By:Phil Lawson Issue: Biennial of the Americas 2010 Section:The Americas Roundtables
What has caused the obesity epidemic? “Everything.”
William H. Dietz, M.D., Ph.D., Director of the Center for Disease Control, served as a contributor at the Healthcare Roundtable where he expounded on the causes of obesity throughout the Americas and their effects on the healthcare system.
His comments about obesity—that the causes are not really known were central to the discussion. He said, “I’m often asked what has changed to cause this epidemic and the answer is ‘everything'- the way we eat, the way we produce foods, the way we get from one place to another. Thirty years ago most children walked to school… I am not sure that trying to think about what the cause is, is as productive as trying to identify effective solutions.”
Dr. Dietz outlined target behaviors and strategies that the CDC has identified to help promote change. They included simple things like physical activity, increased rates of breast feeding, increased fruit and vegetable consumption, reduced television viewing, reduced consumption of sugar-sweetened beverages, and the reduced intake of fast foods or high-calorie foods.
Dietz further elaborated on these strategies. He said, “The key to increased fruits and vegetables is improving access; about 30 percent of this country does not have access to supermarkets where they can buy healthy food at reasonable prices or where there are healthy foods. Dietz explained, “Alternatives to sugar-sweetened beverages, like water in schools, is also very important. But, it turns out in Boston many schools can’t use their water supply because it comes through lead pipes.”
Other strategies involve social support for breast feeding—what Dr. Dietz described as, “Baby friendly hospitals where breast feeding is the expectation, and where formula is not the default.”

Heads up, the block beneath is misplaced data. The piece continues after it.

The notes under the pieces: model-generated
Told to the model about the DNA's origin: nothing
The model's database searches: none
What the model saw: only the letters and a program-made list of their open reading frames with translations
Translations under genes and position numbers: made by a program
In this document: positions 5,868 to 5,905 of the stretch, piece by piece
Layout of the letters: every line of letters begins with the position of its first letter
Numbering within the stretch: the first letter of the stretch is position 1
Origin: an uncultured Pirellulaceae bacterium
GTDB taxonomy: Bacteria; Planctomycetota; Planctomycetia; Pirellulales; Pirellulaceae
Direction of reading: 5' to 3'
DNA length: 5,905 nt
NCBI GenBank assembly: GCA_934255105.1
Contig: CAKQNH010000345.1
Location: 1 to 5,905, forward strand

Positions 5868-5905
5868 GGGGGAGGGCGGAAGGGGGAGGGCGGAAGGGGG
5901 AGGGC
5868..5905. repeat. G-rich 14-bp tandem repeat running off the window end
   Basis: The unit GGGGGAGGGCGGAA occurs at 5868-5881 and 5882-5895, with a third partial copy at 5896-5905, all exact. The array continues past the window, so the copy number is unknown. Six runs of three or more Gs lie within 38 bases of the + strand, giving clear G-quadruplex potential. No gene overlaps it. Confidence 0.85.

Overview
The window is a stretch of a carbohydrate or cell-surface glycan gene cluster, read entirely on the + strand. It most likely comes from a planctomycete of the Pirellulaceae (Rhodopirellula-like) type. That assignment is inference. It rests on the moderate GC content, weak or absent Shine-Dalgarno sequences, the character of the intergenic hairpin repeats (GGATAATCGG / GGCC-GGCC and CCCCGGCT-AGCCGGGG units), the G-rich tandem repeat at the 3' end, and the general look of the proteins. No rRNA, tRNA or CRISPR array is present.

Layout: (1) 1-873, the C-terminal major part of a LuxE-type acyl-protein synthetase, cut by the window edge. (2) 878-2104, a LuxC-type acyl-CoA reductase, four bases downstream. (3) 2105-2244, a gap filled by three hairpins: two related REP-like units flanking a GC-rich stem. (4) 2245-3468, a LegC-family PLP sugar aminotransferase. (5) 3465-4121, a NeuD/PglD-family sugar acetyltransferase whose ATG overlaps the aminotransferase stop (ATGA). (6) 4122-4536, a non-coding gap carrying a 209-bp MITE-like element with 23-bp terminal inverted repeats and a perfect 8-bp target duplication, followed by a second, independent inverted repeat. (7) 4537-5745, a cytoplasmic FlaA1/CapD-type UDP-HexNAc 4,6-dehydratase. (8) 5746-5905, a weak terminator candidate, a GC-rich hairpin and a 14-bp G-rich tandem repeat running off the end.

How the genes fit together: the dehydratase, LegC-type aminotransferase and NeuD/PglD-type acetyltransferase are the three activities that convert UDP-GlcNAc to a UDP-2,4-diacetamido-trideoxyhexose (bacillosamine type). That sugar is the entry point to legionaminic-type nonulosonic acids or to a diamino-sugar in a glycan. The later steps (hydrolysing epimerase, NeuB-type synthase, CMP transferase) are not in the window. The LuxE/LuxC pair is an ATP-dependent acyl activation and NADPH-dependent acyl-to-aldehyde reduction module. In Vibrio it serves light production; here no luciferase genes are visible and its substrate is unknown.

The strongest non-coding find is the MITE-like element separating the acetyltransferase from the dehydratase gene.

“What we are trying to do with respect to these strategies is think about environmental changes driven by policy,” Dietz said, zeroing in on an additional challenge expressed by another speaker during the July 8th session. “We heard today that this is often characterized as an ‘issue of personal responsibility.’ Well, people need to make the right choices, but in order to make the right choices they have to have those choices to make. And in many cases those choices are not available—the easy choices are not readily accessible. So we are focused on ways to make that an easier choice.”
Because obesity, which is a singular issue, is wrapped in a complex interconnected set of actions, what is one to do? Dietz says that, “Systemic changes are going to be required. The environment is what has changed, and what has led to the issue of obesity. Changing that environment in a healthier way is what our goal has become.”
William H. Dietz, M.D., Ph.D., is the Director of the Division of Nutrition, Physical Activity, and Obesity at the CDC. Prior to his appointment to the CDC, he was a Professor of Pediatrics at the Tufts University School of Medicine, and Director of Clinical Nutrition at the Floating Hospital of New England Medical Center Hospitals. He received his medical degree from the University of Pennsylvania in 1970 and a Ph.D. in Nutritional Biochemistry from the Massachusetts Institute of Technology. He is a member of the Institute of Medicine, a recipient of the Holroyd-Sherry Award from the American Academy of Pediatrics for his contributions to the field of children and the media, and the recipient of the 2006 Nutrition Research award from the AAP for outstanding research in pediatric nutrition.